Monday, April 20, 2020

Wild West Sayings We Use Today, Part 10

What do cowboys, an English author, and macaroni have in common? They all relate in some way to the latest installment in the Wild West Sayings We Use Today blog series. Jump in where we are today or start at the beginning. 

Wild West Sayings We Use Today, Part 10 


This colloquial expression for a residence, office, or other habitual abode has its roots in the 1500’s. It evolved from the description of a mine as a place of ‘diggings.’ Some sources link the origin of this meaning to the California and Australian goldrushes, although it predated both.

‘Digs,’ common in British slang, derived as an abbreviation of the older term. It describes living in shared facilities, typically as a student or single person.

Historical Reference: Diggings first referred to an entire locality as opposed to a single lodging. The first known use of the expression to describe an individual dwelling occurred in the 1838 book, Charcoal Sketches by Joseph Clay Neal: “Look here, Ned, I reckon it’s about time we should go to our diggings; I am dead beat.”

Example: She went home to her diggings.


People have longed enjoyed playing with words, apparently. In 1741, a process now known as reduplication (insertion of similar-sounds) most likely created dillydally from dally, which itself evolved from the Middle-English dalien, which derived from the Old French dalier. Got it? Which form of the word do you prefer? I vote for the fun one. 

Historical Reference: As a verb meaning ‘to delay,’ the earliest known use of dillydally is from 1741. It crops up in Pamela, or Virtue Rewarded, a novel by English author Samuel Richardson: 'What you do, sir, do: don't stand dilly-dallying!' The term is found as a noun even earlier, in a 1610 quotation from Gervase Babington in his "Comfortable notes vpon the bookes of Exodus and Leuiticus": “Such dilly dally is fitter for heathens that know not God, than for sober Christians.1610 'Such dilly-dally is fitter for heathens that know not God.’”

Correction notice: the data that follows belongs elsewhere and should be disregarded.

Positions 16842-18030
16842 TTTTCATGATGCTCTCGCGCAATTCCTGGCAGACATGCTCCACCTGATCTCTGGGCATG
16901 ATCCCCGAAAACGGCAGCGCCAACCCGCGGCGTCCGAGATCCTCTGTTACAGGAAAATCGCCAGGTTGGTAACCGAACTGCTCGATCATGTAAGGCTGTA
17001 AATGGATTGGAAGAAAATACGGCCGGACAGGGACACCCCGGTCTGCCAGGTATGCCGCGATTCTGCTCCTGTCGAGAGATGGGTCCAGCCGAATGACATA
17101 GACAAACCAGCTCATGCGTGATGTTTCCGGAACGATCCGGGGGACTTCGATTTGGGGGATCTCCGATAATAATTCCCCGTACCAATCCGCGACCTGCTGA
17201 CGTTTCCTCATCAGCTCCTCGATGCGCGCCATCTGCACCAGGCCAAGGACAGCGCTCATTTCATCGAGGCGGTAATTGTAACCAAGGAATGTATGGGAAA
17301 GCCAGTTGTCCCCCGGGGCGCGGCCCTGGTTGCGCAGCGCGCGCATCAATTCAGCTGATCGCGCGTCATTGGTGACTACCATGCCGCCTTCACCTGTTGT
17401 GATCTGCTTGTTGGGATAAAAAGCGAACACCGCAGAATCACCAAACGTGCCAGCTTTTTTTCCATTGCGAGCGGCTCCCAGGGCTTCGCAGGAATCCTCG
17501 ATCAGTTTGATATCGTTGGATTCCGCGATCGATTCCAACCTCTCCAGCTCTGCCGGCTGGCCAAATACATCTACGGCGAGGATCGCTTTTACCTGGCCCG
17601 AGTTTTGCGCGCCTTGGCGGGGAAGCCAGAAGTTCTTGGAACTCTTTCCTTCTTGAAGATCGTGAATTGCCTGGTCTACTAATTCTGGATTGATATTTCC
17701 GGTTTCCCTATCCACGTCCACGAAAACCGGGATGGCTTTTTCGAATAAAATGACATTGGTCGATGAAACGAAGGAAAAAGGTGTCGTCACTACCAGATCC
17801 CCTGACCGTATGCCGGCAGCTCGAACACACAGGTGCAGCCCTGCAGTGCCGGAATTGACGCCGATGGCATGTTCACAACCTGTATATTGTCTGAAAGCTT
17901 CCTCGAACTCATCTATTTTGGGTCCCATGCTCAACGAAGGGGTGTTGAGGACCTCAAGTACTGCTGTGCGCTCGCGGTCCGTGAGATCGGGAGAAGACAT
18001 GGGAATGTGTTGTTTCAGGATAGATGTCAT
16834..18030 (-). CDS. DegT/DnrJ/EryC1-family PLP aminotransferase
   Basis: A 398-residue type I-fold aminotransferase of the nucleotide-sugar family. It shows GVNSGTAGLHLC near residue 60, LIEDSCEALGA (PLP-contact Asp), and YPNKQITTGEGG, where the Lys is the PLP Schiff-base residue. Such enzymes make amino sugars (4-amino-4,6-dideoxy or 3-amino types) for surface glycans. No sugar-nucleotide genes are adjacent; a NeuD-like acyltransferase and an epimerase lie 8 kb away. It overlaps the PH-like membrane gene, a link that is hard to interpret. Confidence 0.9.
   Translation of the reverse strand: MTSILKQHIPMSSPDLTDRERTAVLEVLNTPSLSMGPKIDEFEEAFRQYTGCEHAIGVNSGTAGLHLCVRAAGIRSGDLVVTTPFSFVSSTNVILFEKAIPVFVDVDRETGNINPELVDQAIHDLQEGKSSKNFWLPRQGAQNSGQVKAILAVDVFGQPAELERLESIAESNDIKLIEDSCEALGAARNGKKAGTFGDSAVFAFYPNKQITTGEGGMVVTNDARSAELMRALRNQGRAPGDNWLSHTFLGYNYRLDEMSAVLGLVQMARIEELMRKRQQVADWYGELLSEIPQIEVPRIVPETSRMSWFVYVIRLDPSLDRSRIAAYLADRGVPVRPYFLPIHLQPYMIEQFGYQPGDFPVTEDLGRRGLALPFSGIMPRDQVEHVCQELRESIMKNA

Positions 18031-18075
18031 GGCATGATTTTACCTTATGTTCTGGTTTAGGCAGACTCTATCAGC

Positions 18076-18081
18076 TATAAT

Example: Don’t dillydally. There’s work to be done.


A truly American slang term, cowboys first used dude to describe a man as a city-slicker—a dandy who dressed in fashionable clothing but lacked practical skills. This use came from the song, “Yankee Doodle Dandy,” where a fine fellow went to town, stuck a feather in his cap, and called it ‘macaroni.’ (Here, we must pause to explain that a ‘macaroni’ was a dandified young British man fond of the Italian dish by the same name he encountered during his travels. You're welcome.) 

By 1960, dude took on the meaning it retains today, as a general term for a man.

Historical Reference: In early 1883, the popular press began to call foppish young men ‘doods,’ a spelling that transitioned into ‘dudes.’”

Example: That dude really should learn to ride. 

Thanks for riding with me through time to discover the history of words that passed through the Wild West to us today.  

About Janalyn Voigt

Janalyn Voigt fell in love with literature at an early age when her father read chapters from classics as bedtime stories. When Janalyn grew older, she put herself to sleep with tales "written" in her head. Today Janalyn is a storyteller who writes in several genres. Romance, mystery, adventure, history, and whimsy appear in all her novels in proportions dictated by their genre. Janalyn Voigt is represented by Wordserve Literary.

Learn more about Janalyn, read the first chapters of her books, subscribe to her e-letter, and join her reader clubs at

Montana Gold Series

Based on actual historical events during a time of unrest in America, the Montana gold series explores faith, love, and courage in the wild west.


  1. I've enjoyed this series. I love finding out where phrases came from. Thanks for sharing.

    1. Thanks for letting me know Linda! I love that there are other word nerds out there. :)

  2. Thanks for the post! Glad there was no dilly-dallying here!

  3. Nor any shilly shallying either! If you didn't guess, that's a reduplication of 'shall.'